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Case Name

Sabeahat v. Sabihat FS-18-0099

INCADAT reference

HC/E/CA 1482





Ontario Superior Court of Justice


First Instance


Emery J

States involved

Requesting State


Requested State




7 May 2020




Interpretation of the Convention | Grave Risk - Art. 13(1)(b) | Human Rights - Art. 20


Return refused

HC article(s) Considered

13(1)(b) 20

HC article(s) Relied Upon

13(1)(b) 20

Other provisions


Authorities | Cases referred to

Cannock v. Fleguel, 2008 ONCA 758; Pollastro v. Pollastro, 1999 CarswellOnt 848 (Ont. C.A.); A.M.R.I. v. K.E.R., 2011 ONCA 417; Pecore v. Pecore, 2007 SCC 17; Al Sajee v. Tawpic, 2019 ONSC 3857; Thomson v. Thomson, [1994] 3 SCR 551; Young v. Young, [1993] 4 S.C.R. 3; Re A (A Minor) (Abduction), [1988] 1 F.L.R. 365 (Eng. C.A.); Singh v. Ramotar, 2018 ONSC 2964; Finizio v. Scoppio-Finizio, [1999] O.J. No. 2362; Knight v. Gottesman, 2019 ONSC 4341

Published in



Summary available in EN


The parents married in 2009 and had three children, all born in Israel. They separated in June 2017. 

On 23 July 2017 the mother obtained a Protection Order from the Israeli Family Court and began divorce proceedings in the Sharia Court in July 2017. The court gave temporary guardianship of the children to the father and an order extinguishing the mother’s rights of custody to the children.

The mother took the children to the grandparents’ home on 24 July 2017 and on the 25 July 2017 a grenade exploded outside the house.

On 27 July 2017 the mother and the three children, along with their grandparents, left Israel to settle in Canada. In April 2018 the father made an application under the 1980 Hague Convention for the return of the children to Israel. The mother opposed the return relying on Article 13(1)(b) and Article 20 of the Convention.

The mother and children were given refugee status in Canada in October 2018.


The application for return was dismissed. There was enough evidence to show that there was a grave risk of harm if to the children if they returned to Israel. The judge refused to order the return based on Article 13(1)(b) and Article 20.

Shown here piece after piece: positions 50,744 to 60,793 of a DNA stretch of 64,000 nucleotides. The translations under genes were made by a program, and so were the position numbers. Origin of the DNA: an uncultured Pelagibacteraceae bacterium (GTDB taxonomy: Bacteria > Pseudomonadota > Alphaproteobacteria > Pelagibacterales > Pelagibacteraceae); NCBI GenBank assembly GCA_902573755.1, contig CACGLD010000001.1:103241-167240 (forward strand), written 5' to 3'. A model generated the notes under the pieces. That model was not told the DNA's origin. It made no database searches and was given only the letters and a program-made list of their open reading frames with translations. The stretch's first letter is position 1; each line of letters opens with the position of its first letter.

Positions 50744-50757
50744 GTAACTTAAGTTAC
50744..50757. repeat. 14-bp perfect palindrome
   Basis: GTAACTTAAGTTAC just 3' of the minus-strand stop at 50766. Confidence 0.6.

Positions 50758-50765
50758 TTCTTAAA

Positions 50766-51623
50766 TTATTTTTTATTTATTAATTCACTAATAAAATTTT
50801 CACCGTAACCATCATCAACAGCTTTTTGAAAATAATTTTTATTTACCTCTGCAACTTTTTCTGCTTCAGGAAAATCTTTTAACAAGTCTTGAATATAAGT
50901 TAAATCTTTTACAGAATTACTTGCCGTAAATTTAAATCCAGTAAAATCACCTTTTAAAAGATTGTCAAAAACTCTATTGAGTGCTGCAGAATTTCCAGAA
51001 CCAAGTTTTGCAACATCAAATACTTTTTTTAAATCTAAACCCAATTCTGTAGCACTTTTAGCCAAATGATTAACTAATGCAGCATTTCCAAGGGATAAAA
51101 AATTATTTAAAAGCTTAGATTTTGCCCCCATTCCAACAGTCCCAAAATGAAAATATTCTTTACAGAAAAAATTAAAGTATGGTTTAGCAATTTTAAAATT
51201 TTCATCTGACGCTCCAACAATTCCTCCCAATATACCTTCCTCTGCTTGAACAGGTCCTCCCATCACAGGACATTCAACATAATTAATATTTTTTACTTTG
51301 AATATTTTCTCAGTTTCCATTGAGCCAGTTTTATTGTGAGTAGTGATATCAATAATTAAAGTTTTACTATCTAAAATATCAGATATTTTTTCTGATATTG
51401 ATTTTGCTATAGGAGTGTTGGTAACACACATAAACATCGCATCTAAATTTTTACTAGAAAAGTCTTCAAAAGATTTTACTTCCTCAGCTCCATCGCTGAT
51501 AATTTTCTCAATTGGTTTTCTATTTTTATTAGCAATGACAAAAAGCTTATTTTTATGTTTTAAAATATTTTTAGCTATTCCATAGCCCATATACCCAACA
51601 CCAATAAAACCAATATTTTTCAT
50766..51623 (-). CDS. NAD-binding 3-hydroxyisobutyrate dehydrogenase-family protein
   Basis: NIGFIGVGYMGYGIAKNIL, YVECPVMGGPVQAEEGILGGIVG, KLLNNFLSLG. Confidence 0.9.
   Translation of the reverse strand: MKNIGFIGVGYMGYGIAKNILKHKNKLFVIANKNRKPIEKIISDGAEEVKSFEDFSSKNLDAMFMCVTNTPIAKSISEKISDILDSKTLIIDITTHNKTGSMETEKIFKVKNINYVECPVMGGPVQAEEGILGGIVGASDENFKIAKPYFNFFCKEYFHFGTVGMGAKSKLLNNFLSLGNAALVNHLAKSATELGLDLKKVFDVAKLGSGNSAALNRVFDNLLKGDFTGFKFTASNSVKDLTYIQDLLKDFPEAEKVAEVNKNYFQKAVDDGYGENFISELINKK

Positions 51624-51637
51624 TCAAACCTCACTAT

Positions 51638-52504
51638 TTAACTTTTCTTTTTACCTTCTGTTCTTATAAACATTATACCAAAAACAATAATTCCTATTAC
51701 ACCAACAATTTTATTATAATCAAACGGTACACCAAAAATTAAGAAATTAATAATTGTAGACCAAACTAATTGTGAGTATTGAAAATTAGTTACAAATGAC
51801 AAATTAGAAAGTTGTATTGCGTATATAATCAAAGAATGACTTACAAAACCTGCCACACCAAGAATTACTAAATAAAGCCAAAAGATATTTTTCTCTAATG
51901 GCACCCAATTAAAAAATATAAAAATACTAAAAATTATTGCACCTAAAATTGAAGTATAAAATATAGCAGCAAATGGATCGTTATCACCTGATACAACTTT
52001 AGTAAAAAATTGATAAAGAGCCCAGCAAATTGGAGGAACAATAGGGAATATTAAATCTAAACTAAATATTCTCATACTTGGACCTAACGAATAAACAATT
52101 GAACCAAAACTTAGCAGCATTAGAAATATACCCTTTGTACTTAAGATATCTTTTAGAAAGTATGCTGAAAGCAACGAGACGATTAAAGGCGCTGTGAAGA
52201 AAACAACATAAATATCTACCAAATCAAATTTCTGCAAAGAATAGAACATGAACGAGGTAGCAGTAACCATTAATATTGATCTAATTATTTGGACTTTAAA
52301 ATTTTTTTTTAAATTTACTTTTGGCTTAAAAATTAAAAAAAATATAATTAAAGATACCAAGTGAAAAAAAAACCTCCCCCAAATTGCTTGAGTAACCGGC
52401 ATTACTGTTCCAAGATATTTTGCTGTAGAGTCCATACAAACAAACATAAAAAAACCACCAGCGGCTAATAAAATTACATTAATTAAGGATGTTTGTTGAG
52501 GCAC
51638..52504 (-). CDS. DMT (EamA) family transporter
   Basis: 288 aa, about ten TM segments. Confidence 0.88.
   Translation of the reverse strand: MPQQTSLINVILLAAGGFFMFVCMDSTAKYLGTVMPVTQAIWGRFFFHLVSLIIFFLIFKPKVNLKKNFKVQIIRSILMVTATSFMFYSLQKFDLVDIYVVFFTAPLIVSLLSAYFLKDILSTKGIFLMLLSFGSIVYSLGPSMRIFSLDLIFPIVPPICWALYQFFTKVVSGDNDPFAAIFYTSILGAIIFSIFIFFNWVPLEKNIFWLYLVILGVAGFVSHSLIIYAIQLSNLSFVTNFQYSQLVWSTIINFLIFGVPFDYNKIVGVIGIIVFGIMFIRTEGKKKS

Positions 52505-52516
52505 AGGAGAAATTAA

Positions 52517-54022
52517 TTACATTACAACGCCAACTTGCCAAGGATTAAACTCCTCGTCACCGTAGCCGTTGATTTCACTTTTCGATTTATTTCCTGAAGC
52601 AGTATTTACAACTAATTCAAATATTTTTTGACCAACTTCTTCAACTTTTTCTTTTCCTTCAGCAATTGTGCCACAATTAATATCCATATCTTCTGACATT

Interpretation of the Convention

The taking parent bears the evidentiary burden to satisfy the court that the circumstances of the case qualify under Article 13(1)(b) or Article 20 as an exception.

However, in the evidence called at the hearing of the mother’s application for refugee status, the Immigration and Refugee Board of Canada (IRB) found that the mother and children would face a serious possibility of persecution in Israel.

Therefore, a rebuttable presumption arose by virtue of the IRB finding that there would be a risk of harm if an order is made to return the children. While the burden of proof remained with the mother to show on the balance of probabilities that either exception under Article 13(1)(b) or Article 20 applied, the refugee decision raised the presumption at law supporting the same conclusion that was reached by the IRB. In these circumstances, the evidentiary burden shifted to the father to call persuasive evidence to displace the findings of fact behind the IRB decision.

Grave Risk - Art. 13(1)(b)

Article 13(1)(b) does not require the court to make a finding of wrongdoing against the parent requesting the return of the children. Article 13(1)(b) only requires that the grave risk anticipated will expose the children to harm of a physical or psychological nature in the requesting State. This risk of harm must be real, whether or not the parent in the requesting State is the source of that risk. It must be shown that the change would place the child in a situation beyond what the court would consider appropriate for that child to tolerate. This would include exposing the child either to physical harm, or to psychological harm that would be considered intolerable in the circumstances relevant to that child.

Human Rights - Art. 20

The status of the mother and the children as Convention Refugees by the IRB was significant in the context of an application for the return of a child under the Hague Convention.

The same principle of non-refoulement that was engaged in their status as Convention Refugees protected the mother and the children for the purposes of Article 20. The evidentiary burden was on the father to rebut the presumption that the mother as well as the children would be provided this protection.

In this case the judge did not find that the father had rebutted this presumption with persuasive evidence.

The judge exercised the discretion provided under Article 20 to conclude that the mother had established sufficient reasons for the court to refuse the making of an order for the return of the three children to Israel. An order for their return would not be permitted under fundamental principles to which Canada is committed under international law. Those principles relate to the protection of the human rights of the mother and each of the children, as well as to their fundamental freedoms to live free from serious risk of persecution.